“I can’t wait to reconnect with fans, show them my new tunes, bring that energy to show the people what ZPLUTO is all about,” he says.

“It’s crazy working with Live Nation on this campaign, I feel blessed to be a part of it.”

The SOUND WEST festival is giving an opportunity for the talent of Western Sydney to unite. A region that has been previously bound by stereotypes, the event is a cause for celebration of dynamics and representation of the area.

“I see the stereotype slowly changing to be honest. There’s always more to do in terms of the representation of BIPOC Artists on their come up in Australia, but Western Sydney is so diverse, it’s a melting pot of creatives finding and developing their style,” says ZPLUTO.

“It’s what I’m doing and it’s what Shanae and ESHAAN are doing. We are all just out here trying to better ourselves and the culture. It’s just time for the wider Australian music industry to look inwards at what’s going on under their noses, rather than trying to create carbon copies of what they’ve seen work internationally before. Individuality is everything to me, and it should be for people who care about music too.”

ZPLUTO appreciates the diverse field of artists that the industry brings. Collaboration and support are at the heart of his musical journey, taking the time to recognise fellow artists around him that he sees making changes across the music scene.

“I like what BBGB are doing at the moment. BLESSED, Kwame, BWise, Manu, Spacely – those dudes are fire. Seriously. I’m also a massive fan of what A.GIRL’s doing. She’s a mega talent.”

Ones To Watch showcases have previously been held across the country, an opportunity for music enthusiasts and industry professionals to connect and discover their new favourite artists. As an up-and-coming music scene, ZPLUTO enjoys being immersed in Western Sydney’s rich culture and is grateful for the support he has received particularly in the region.

“I love linking with people after my shows, it’s so revealing. Like, people actually listen to my art. We’ll always find a way to connect.”

The SOUND WEST Music + Tech Festival will see technology, music, creativity and learning come to life in a week-long program from August 20 to 28. Held in vibrant Parramatta, the week is sure to offer something for everyone, where the Ones to Watch showcase is just one of over 35 curated sessions, from keynote addresses to workshops and performances.

ZPLUTO’s performance is not to be missed as Western Sydney comes to life as a powerhouse of diverse musical talent. You can find out more about the SOUNDWEST festival here.

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A taste of Western Sydney’s music scene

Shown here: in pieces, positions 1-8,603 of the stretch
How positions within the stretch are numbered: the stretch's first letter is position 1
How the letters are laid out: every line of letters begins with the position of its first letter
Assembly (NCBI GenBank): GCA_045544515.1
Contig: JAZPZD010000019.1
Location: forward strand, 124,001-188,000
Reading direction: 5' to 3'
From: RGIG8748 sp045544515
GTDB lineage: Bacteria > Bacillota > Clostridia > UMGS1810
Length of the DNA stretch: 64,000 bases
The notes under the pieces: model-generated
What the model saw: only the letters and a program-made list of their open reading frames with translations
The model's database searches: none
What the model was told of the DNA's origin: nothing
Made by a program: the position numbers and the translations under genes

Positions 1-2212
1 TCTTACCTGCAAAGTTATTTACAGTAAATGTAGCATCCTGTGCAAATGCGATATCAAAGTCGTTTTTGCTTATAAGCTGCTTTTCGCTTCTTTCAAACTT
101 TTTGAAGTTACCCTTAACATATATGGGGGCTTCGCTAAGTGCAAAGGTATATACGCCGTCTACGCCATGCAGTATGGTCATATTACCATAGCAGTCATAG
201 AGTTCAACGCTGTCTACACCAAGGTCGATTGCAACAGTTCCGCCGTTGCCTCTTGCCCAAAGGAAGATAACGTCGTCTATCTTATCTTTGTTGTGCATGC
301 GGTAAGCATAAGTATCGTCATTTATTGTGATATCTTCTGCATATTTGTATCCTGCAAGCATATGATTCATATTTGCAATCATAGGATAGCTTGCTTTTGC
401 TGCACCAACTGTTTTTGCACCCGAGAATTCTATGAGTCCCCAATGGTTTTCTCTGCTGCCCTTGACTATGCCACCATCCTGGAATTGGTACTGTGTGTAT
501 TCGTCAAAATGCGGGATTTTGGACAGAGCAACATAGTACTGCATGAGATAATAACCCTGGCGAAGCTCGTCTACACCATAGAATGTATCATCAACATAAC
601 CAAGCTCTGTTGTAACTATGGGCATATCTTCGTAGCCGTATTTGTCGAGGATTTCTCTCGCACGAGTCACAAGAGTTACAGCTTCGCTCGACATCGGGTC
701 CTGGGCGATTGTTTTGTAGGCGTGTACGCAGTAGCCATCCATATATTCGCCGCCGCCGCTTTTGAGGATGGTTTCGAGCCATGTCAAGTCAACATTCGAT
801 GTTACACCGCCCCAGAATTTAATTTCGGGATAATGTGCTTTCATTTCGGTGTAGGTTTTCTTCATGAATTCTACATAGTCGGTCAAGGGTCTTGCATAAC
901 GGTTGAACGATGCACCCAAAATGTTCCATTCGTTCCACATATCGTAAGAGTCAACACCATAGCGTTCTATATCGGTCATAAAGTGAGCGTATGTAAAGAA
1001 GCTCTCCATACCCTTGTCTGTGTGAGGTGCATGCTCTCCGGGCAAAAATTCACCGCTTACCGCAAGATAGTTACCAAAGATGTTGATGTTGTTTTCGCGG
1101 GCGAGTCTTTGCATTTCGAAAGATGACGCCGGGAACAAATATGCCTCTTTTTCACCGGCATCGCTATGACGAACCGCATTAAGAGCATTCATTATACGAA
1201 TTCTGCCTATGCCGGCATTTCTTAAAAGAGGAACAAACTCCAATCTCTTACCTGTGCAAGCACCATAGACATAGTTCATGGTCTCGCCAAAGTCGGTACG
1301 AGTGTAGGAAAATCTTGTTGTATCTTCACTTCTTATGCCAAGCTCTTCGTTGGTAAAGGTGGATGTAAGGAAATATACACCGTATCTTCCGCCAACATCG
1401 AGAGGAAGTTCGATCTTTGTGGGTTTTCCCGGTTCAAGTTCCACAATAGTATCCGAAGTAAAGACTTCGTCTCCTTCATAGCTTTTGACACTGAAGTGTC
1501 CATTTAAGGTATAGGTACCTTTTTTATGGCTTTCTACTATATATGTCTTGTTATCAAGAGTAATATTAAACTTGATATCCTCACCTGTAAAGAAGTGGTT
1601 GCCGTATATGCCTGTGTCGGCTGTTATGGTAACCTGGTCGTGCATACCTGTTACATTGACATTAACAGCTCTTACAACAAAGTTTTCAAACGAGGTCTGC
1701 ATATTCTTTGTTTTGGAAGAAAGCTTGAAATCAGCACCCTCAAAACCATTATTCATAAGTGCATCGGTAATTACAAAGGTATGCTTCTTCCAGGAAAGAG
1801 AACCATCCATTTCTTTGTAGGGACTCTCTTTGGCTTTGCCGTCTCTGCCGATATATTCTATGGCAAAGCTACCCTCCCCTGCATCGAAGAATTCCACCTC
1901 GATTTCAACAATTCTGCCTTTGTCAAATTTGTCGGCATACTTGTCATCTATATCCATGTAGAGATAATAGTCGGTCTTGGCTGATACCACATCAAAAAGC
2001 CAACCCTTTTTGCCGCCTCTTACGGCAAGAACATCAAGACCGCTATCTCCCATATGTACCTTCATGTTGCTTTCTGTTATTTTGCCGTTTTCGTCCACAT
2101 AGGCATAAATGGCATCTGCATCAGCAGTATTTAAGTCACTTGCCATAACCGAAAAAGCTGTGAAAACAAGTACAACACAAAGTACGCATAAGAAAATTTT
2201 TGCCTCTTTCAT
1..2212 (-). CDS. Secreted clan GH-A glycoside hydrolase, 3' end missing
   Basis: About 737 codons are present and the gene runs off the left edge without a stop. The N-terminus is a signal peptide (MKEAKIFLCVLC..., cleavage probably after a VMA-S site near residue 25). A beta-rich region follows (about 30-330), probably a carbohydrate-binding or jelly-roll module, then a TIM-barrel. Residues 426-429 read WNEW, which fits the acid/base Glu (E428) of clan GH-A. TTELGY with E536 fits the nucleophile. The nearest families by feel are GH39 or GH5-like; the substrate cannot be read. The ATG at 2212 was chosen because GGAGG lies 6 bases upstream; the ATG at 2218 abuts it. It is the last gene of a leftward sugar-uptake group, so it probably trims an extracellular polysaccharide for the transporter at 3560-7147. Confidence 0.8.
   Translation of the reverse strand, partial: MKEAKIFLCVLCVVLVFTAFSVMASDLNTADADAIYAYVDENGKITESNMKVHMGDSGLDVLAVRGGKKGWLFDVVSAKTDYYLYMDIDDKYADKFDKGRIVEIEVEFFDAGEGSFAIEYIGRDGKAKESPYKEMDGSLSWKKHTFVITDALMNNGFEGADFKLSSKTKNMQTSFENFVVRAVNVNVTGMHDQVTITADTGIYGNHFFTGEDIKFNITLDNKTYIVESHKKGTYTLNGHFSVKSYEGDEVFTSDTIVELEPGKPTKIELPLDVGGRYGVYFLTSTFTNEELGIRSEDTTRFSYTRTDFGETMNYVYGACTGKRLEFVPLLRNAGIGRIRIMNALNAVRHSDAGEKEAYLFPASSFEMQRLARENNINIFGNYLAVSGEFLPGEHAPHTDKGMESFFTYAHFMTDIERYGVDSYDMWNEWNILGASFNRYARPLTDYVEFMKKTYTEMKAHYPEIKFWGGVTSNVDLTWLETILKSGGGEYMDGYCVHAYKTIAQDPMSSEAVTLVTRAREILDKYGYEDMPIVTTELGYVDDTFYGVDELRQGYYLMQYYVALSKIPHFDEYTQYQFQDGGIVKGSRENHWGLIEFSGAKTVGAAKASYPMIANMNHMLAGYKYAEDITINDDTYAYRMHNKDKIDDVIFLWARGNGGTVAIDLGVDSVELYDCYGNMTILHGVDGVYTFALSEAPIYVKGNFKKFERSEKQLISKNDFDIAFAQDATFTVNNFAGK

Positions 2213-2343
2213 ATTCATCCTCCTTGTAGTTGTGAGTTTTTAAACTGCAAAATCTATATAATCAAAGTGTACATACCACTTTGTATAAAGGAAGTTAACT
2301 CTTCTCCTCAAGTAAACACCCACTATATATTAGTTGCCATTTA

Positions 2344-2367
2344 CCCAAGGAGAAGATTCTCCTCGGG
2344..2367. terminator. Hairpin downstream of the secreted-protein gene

Sydney, and particularly its West-end is becoming a thriving and evolving hub of talented musicians, fulfilling musical appetites with a diversity of ...
Sydney, and particularly its West-end is becoming a thriving and evolving hub of talented musicians, fulfilling musical appetites with a diversity of genres that matches its diversity of people. 

Don’t sleep on our Western Sydney and local Sydney artists, otherwise, you’ll be missing out on some great tracks that’ll keep you through the dreadful shuttle bus rides to your classes, or even better, finding parking at Parramatta South campus. Allow editors Dania Roumieh and Jostina Basta to take you on a melodic journey through Western Sydney’s music scene, giving you a unique taste of some of their artists. Get your iTunes or Spotify app ready to download some fresh new tracks, infused with some sweet and soulful R&B, and a mix of energetic and lively hip-hop, rap, and afro-beats.

Thandiwe Gudu. 22. Zimbabwean & South African.
@thqndi

Photo supplied by Thandiwe Gudu.
Have a listen to:
1. HUNNY
2. DEMONS
3. On The Table
What got you into the music scene? 

“My dad’s a musician, so music has always been a huge part of my life, and it’s been only natural for me to continue making music into adulthood. I’ve honestly been writing music, singing and performing since I was a kid. So when I finished high school I jumped right into any opportunity that came my way and in 2019 I decided to pursue a career as a solo artist.”

How would you best describe your music style?

“My music style is hugely influenced by Old School Soul, R&B and Hip-Hop genres. I like to take elements of Old School composition and put my own spin on it, and some electronic elements.”

What are the top 3 artists that you get your inspiration from? 

“Today, I’d say Erykah Badu, Alicia Keys and Anderson Paak.”

What do you hope to see in the Western Sydney music scene in the next 5 years?

“I’d like to see a thriving R&B and Hip-Hop scene that celebrates the diversity and real talent of what’s on offer – not just tokenistic diversity. I’d also like to see more opportunities for the many artists on the come up. There’s so much amazing underground music yet to be embraced by the wider community. I feel like so many people aren’t aware of all the damn good sh*t coming out of this country!”

Eugene Yaw Obeng. 23. Ghanian.
@yaw.doesitall

Photo supplied by Eugene Yaw Obeng.
Have a listen to:
1. Get it
2. ARMADILLO
3. Free Zone

What got you into the music scene? 

“Music and performance have always been a dream, but I started off taking photos for some local artists and, with that, got closer to the music.”

How would you best describe your music style?

“My music is eclectic and ever-evolving, and at its heart, it is filled with bright energy, flowery production, and witty lyricism that creates a progressive hip hop fusion sound.”

What are the top 3 artists that you get your inspiration from? 

“Tyler the creator, Kojey Radical and Brent Faiyaz.”